A Sinister, Nebulous Shadow Government Is Holding Brexit Hostage, by James Delingpole.
Today’s decision by Britain’s Supreme Court is shocking but not remotely surprising. … Ostensibly, the court’s ruling concerned the legality of Johnson’s prorogation of parliament. In reality, it was yet another power play by the Remainer Establishment which for over three years now has done everything it possibly can to frustrate the democratically expressed wish of the British people to leave the European Union. …
In the four days in which parliament did sit before its prorogation, the Speaker abused his power to give the Opposition control of the parliamentary agenda and to railroad through a bill that normally could never have been passed in so short a space. This bill effectively made it a criminal offence for Boris Johnson to deliver a proper, full, No Deal Brexit. …
At the moment, though, even the notion of a general election is academic. That’s because the complexities of the Fixed Term Parliament Act — one of the many stupid legacies of David Cameron’s coalition with the Liberal Democrats — means that Johnson can only engineer an election via a vote of No Confidence in his own government. The Labour opposition refuses to oblige him with this No Confidence vote because its MPs know that many of them will lose their seats and secretly fear the British public deeply disagree with them. So currently, it’s stalemate.
A slow-motion anti-democratic coup is taking place in the UK:
The Supreme Court is a very unBritish and very recent institution — a hangover from the Tony Blair era, established as recently as 2005 — designed to realign Britain’s old-established legal system with the more modish (as Blair would have seen it) and EU friendly Continental model. With this decision, it has peremptorily arrogated to itself the most extraordinary powers to meddle in areas hitherto considered beyond its purview.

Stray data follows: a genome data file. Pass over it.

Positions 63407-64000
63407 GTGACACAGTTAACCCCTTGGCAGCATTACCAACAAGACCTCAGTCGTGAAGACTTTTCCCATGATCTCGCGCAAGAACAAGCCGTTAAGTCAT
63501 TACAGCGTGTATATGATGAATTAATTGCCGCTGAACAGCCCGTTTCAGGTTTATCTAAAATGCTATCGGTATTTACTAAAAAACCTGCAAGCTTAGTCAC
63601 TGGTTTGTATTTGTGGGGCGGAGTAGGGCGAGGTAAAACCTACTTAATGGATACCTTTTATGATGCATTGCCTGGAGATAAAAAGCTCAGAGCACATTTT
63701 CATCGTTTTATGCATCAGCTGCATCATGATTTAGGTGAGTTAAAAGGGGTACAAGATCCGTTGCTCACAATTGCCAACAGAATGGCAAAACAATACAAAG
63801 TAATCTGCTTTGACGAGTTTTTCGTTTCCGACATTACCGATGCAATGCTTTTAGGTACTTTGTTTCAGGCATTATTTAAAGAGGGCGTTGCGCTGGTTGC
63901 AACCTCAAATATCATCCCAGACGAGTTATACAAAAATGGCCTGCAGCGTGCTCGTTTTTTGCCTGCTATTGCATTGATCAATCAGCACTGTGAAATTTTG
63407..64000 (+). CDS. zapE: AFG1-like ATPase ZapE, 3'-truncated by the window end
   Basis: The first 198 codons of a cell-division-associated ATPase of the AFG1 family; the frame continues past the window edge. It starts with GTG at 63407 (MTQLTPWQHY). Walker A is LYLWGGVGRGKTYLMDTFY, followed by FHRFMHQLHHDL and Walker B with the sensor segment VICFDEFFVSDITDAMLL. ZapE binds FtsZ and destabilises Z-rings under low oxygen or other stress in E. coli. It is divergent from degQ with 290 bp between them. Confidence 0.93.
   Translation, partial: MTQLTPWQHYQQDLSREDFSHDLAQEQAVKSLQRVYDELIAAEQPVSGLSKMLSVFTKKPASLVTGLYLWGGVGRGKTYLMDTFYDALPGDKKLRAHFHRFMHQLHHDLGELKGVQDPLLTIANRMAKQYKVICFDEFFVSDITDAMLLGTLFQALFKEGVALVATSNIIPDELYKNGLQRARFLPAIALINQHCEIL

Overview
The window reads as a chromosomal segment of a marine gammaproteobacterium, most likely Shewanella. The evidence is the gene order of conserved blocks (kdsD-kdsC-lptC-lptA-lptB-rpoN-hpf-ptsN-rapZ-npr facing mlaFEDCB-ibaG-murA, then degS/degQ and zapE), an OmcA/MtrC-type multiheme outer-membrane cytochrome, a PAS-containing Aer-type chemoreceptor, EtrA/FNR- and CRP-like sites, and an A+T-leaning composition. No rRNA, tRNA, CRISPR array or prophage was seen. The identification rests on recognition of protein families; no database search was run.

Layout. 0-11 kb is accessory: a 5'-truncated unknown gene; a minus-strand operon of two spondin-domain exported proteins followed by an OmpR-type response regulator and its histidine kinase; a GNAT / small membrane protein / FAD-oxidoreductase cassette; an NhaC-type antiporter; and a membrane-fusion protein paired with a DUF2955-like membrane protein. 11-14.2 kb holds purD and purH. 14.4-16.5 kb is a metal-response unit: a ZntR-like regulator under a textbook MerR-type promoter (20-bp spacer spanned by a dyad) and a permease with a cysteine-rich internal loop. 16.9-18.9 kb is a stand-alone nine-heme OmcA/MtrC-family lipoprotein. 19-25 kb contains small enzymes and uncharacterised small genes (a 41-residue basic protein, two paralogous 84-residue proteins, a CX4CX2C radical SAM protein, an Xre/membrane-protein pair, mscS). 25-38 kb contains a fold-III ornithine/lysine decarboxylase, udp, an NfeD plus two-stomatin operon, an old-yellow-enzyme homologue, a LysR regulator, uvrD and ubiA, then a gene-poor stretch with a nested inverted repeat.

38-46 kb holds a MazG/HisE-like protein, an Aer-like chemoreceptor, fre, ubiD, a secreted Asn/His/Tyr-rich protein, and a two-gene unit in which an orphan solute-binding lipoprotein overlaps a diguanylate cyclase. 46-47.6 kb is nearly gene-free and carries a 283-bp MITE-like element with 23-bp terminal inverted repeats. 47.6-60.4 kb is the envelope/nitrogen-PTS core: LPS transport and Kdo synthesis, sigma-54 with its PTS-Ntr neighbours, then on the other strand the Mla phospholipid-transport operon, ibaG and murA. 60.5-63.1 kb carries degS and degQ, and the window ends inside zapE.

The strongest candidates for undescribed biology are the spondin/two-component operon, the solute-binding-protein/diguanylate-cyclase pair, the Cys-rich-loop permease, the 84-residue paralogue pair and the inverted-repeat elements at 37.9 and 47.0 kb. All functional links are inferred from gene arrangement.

It is, as Peter Hitchens has noted, a form of judicial activism.
In the US there are checks and balances to this kind of judicial activism, with potential Supreme Court candidates being scrutinised on issues like their character and political bias.
[In the UK] the 11 justices of the Supreme Court are subject to little such scrutiny. Hitherto, Britain’s political and legal institutions have been run and regulated on the basis that their denizens will act in good faith, rather than — like the Supreme Court today — like activists for their preferred political cause.
This is very worrying for the future of British democracy.
As Brendan O’Neill rightly points out at Spiked, it is close to tyranny:
What we have seen emerge via this judgement is a borderline tyrannical layer in British politics. A layer that stands above everyone and everything, including the government itself. A layer of unrepresentative, unaccountable individuals who have now presumed the authority to strike down actual government decisions. This instantly weakens any future government’s claim to moral and political authority and their basic ability to relate to parliament, to negotiate treaties, and to act on the will of the people. The precedent set today is that any of that might potentially be subject to the higher, apparently wiser judgement of politicised courts. It is an outrage.
It is staggering just how political, how uninhibited, the judgement was. …
There is now a shadow government running Britain:
Britain is now in thrall to a shadow government. The official, democratically elected one headed by Boris Johnson has been hamstrung and sidelined by a nebulous and utterly unscrupulous Remainer Establishment which has used every dirty trick in the book to stop Brexit happening. It legislates from the backbenches free from scrutiny and refuses a general election that would allow the British people to pass judgement on a Parliament spectacularly out of step with the country.
The British people voted for Brexit, in large part to stop being run by unelected bureaucrats in Brussels. Now they find that unelected judges in Britain assist a Parliament that refuses to face the voters. At every turn, the will of the people is being thwarted by unelected bureaucrats or globalists.
Maybe democracy is a sham now. For years we’ve been pointing out that the globalists rather don’t like democracy, because they rather don’t like “deplorables.” Events in the UK have made it plain. The people voted for Brexit, but any attempt to implement it is thwarted. Britain is still ruled by unelected bureaucrats in Brussels.
The UK Parliament is a joke now. The remainers are the majority, but they dare not vote no confidence in the ostensible Government because that would trigger an election. The opposition is advocating policies that the vast majority of traditional Britain loathe, and in any case would hold another referendum on Brexit.
Perhaps the current Parliament has to be timed out. Stalemate until the next election, due in 2022.
From the Government’s election material before the 2016 referendum: